The side effects of ambitious goals are often the most valuable thing achieved | 🗖 nosplit | ↑ parent "Cirism" | 392
A quote by Ciro's Teacher R.:
Sometimes, even if our end goals are too far from reality, the side effects of trying to reach them can have meaningful impact.
If the goals are not ambitious enough, you risk not even having useful side effects so show in the end!
By doing the prerequisites of the impossible goal you desire, maybe the next generation will be able to achieve it.
This is basically why Ciro Santilli has contributed to Stack Overflow, which has happened while was doing his overly ambitious projects and notice that all kinds of basic pre-requisites were not well explained anywhere.
This is especially effective when you use backward design, because then you will go "down the dependency graph of prerequisites" and smoothen out any particularly inneficient points that you come across.
Ciro often has the following metaphor in his mind:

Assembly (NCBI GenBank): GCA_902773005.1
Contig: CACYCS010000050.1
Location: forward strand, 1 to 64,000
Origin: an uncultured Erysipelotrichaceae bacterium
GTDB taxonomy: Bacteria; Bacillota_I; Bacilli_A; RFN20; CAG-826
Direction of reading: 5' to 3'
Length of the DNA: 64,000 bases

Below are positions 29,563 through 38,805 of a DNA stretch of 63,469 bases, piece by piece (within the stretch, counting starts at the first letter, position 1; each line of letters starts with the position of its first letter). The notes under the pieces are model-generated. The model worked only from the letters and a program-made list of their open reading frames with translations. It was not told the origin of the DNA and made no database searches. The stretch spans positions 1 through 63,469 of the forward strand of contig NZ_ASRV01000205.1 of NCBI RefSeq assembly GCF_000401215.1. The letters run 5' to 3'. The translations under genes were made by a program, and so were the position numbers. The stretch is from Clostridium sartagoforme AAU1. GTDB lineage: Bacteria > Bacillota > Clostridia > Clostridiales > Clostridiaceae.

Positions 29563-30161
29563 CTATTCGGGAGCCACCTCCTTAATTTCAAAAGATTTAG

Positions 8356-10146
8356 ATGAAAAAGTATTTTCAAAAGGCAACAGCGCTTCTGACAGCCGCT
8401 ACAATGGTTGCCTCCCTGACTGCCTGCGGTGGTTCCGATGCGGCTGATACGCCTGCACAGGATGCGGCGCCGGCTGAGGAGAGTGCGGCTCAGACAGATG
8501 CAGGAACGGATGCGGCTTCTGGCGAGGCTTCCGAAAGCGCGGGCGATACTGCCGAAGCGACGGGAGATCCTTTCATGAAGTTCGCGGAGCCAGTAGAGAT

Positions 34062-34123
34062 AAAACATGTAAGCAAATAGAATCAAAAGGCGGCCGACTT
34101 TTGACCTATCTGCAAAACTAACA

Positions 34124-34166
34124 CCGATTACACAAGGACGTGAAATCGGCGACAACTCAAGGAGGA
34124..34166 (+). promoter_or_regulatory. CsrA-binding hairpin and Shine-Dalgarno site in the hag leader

New discoveries are like very rough trails where you have to cut through heavy bushes (an original research paper).After a brave explorer goes through this rough path for the first time and charts it, it does become much easier for others to follow it later on, but it still requires a lot of effort to go through them, because there are still a lot of rush bushes and some parts of the map are not very clear (reading and reproducing the research paper to further advance the art).As enough people start going through, the probability that someone with a bad memory ends up walking it increases, and that person ends up pounding the earth into a beaten track and increasing the trail clearance of the beginning of the trail at least (review paper).There finally comes a point when even the local government starts to notice this trail is important, and pays someone to add some stone pavement and rails on the most exposed parts of the trail (post and undergrad education).And at last, Ciro Santilli comes with a bulldozer and creates an autoroute that thousands of people can cruise at high speed without any effort (Q&A, open knowledge HTML websites).